In ‘free from’ world, we are well accustomed to product recalls being issued for food and drink — but perhaps less so for non-food products.
The EU also has measures in place to withdraw other potentially dangerous products from the market — such as cosmetics, clothing and toys — and issues alerts for them on a weekly basis.
One such alert today caught my eye — for heavily nickel-leaching jewellery. You can view it here.
I hadn’t heard of the REACH regulation until I read this alert. REACH stands for Registration, Evaluation, Authorisation and Restriction of Chemicals, and has been in force for over a decade. Its purpose is to “improve the protection of human health and the environment from the risks that can be posed by chemicals”.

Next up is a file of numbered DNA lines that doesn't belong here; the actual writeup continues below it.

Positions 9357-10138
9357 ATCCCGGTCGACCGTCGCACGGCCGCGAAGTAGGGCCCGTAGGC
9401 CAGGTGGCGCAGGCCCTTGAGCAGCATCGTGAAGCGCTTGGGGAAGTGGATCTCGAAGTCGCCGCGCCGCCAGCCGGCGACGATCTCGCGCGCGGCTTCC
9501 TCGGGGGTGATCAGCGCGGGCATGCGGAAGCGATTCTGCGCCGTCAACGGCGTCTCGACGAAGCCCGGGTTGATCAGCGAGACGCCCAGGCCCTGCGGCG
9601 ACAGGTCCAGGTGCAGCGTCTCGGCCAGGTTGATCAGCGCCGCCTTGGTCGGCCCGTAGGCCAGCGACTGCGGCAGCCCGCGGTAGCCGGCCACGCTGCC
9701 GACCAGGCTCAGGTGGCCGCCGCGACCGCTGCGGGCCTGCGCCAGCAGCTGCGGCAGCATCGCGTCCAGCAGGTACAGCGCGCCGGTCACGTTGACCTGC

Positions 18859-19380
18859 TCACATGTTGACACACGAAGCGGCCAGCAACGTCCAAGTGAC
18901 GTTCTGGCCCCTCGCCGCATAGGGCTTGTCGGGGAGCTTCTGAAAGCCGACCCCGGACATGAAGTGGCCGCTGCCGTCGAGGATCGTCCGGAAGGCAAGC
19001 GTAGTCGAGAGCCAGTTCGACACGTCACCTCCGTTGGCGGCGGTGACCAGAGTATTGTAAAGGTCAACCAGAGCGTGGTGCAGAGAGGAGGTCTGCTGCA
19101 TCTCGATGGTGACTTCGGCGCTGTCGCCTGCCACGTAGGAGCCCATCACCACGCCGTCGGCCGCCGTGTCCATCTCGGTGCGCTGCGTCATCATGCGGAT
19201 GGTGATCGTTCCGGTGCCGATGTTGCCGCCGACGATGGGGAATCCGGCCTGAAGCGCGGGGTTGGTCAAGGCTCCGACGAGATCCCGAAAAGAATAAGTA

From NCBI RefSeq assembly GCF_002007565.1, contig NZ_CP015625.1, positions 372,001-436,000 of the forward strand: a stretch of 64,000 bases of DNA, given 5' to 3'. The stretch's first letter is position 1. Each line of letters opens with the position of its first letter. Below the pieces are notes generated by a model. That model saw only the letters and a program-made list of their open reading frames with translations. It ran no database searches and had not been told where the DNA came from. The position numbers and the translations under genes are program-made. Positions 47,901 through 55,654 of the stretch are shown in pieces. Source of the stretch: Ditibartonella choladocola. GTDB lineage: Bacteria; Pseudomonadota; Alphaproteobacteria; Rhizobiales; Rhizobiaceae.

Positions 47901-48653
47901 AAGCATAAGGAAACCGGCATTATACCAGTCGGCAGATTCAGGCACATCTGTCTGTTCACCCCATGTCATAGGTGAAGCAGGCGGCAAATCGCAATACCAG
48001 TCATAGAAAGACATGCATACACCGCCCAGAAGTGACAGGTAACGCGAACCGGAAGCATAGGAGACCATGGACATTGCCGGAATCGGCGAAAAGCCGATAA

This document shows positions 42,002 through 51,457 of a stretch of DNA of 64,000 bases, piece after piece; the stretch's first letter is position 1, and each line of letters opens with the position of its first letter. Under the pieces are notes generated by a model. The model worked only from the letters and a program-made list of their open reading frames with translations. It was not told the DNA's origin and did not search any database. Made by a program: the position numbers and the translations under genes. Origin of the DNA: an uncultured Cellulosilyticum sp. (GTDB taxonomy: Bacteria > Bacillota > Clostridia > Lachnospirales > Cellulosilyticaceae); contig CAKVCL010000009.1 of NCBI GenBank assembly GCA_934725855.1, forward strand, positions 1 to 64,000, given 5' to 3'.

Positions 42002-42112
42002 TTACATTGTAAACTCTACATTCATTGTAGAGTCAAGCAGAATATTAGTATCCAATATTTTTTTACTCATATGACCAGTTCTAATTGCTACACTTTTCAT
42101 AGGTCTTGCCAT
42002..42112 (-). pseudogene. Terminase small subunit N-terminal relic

Nickel is a potent skin-sensitising allergen, and up to 6% of women may have a nickel allergy. Nickel free razors and shavers aren’t always easy to find — you can find some here — and neither is guaranteed nickel-free jewellery, which is what makes this case notable — the product was labelled ‘nickel and lead free’.
Curiously, the product doesn’t appear to have been withdrawn because it infringed the ‘free from’ claim, but because it leached too much nickel. This very interesting Annex to the REACH legislation explains that jewellery for piercings should not release nickel at a rate greater than 0.2μg per cm2 per week (0.5μg for ordinary non-pierced skin contact). The figure for the withdrawn earrings was given as 6.67mg per cm2 per week — a colossal amount more than permitted.
I like that these systems are in place to keep people with allergy safe. So much focus is on food-related allergy recalls that it may be reassuring to know that those with contact dermatitis and eczema are to some extent similarly protected in the EU.